For a guy who announced his candidacy less than five months ago, Republican presidential candidate Joe Walsh isn't doing that bad in terms of word-of-mouth, especially when you consider he has spent almost no money on paid media, and lacks the significant campaign funding of rivals in either party. He is now generating organic conversations that stack him somewhere between Democrats Buttigieg and Andrew Yang and Tom Steyer.
It's been nearly two years since I deactivated Facebook and I don't miss it. Professionally, I can't get away from it. Societally, I think we'd all be better off without it. I'm not alone.
Based on a survey of American consumers conducted by PR firm Bospar, the biggest net gain of the major American political figures was former First Lady Michelle Obama, followed closely by her husband, former President Barack Obama.
For someone who has described himself as an expert on branding, the President of the United States doesn't seem to understand the core tenets of consistency, continuity and indelibility that make for great brands. At least that appears to be the case in the way he tries to label the brands of his adversaries. In recent weeks, he has switched from nicknaming House Speaker Nancy Pelosi "Nervous Nancy" to "Crazy Nancy" in an effort to disparage her. The problem is that it's a label he has routinely assigned to others -- most notably Democratic candidate Bernie Sanders, as well as ...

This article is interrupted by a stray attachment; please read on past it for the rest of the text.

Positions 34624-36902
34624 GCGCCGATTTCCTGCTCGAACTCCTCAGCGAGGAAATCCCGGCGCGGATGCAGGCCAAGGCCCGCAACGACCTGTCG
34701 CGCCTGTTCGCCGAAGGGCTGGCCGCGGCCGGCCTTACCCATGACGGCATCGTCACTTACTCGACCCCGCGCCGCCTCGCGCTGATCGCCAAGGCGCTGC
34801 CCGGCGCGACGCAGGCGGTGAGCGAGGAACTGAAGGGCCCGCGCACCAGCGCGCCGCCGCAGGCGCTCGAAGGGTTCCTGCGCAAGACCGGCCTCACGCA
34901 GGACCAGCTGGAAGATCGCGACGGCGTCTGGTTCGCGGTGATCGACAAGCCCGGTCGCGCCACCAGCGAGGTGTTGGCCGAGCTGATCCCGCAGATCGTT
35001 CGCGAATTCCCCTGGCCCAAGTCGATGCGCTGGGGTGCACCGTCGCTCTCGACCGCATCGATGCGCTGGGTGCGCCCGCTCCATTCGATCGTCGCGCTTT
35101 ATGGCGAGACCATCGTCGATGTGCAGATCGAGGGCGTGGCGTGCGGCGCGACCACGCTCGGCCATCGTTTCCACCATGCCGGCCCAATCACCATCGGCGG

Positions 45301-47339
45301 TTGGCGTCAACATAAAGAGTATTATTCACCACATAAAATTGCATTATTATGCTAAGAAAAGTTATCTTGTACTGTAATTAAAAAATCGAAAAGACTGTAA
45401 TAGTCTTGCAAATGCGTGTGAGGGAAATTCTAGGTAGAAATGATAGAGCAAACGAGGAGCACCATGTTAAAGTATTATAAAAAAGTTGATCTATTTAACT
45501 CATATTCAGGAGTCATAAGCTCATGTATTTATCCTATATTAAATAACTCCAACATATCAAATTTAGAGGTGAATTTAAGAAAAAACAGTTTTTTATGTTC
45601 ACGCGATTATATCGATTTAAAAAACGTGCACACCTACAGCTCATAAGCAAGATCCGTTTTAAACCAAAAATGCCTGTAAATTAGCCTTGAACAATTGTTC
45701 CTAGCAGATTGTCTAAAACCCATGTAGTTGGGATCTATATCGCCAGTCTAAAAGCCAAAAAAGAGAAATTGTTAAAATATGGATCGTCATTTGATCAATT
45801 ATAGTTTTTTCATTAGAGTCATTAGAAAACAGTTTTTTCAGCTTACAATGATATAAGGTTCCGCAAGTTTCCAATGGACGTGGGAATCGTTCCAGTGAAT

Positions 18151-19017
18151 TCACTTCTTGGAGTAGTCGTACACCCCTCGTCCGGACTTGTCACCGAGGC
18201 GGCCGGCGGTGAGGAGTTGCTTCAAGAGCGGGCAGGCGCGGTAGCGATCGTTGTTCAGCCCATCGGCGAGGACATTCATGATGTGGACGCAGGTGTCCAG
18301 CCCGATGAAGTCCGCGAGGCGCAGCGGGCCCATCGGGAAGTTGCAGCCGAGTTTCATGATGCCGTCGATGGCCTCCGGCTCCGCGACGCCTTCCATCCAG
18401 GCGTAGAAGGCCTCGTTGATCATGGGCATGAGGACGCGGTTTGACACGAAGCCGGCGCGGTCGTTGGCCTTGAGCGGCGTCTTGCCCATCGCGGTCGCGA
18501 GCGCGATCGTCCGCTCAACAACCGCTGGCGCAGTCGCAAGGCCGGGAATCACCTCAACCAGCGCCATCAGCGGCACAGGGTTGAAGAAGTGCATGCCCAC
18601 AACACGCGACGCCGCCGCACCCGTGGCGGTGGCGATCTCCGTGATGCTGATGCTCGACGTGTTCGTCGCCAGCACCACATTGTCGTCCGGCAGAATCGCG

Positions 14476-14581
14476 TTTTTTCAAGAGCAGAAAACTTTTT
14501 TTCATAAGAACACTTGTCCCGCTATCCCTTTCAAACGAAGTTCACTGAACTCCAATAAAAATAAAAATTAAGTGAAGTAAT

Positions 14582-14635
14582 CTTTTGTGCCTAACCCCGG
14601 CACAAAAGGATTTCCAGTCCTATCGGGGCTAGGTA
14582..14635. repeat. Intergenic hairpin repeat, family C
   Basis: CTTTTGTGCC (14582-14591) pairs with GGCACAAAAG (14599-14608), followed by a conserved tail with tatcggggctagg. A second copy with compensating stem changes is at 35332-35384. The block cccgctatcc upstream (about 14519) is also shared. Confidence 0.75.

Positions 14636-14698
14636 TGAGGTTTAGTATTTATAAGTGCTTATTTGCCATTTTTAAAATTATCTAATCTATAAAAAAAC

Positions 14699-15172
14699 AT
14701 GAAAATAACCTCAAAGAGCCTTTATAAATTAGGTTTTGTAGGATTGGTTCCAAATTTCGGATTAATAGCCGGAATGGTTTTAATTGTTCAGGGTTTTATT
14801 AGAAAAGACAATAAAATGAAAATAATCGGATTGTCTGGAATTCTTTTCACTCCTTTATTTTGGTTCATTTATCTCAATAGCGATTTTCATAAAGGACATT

Normally, I don't write much about religious media, and when I do, it's rarely in the context of politics. But two events this week have thrown religious media -- especially Christian media-- into the political discourse surrounding the President's impeachment.
He began his presidency by declaring war on the U.S. news media and spent the first three years of his time in office labeling America's top journalists "fake news," and the President's tactics appear to have worked, at least as far as Republican voters are concerned. That's the finding of an in depth report released today by the Pew Research Center.
Have you heard the joke about five world leaders who walk into a cocktail party? The punchline is the President of the U.S. It's hard to say exactly when the President's visits to global summits became the world's running joke, but the effect is becoming very real for the esteem of the U.S. that will live long past his term in office.
When Bloomberg says, "I know what it takes to beat Trump," he's using his financial industry roots, and expressing it as a hedge, because either way, Bloomberg cannot lose.
Ad pros know better than anyone that reach, even when it is "earned," doesn't come for free. But that's the case big digital platforms make to fend off criticism about why they don't censor users, even when they use their platforms to distribute vile and destructive speech that hurts our society.
The "bad news," according to House impeachment inquiry hearing Republican ranking member, Devin Nunes, is that "ratings are way down, way down." Turns out the Republican minority cannot even be honest about something as easily checkable as Nielsen ratings.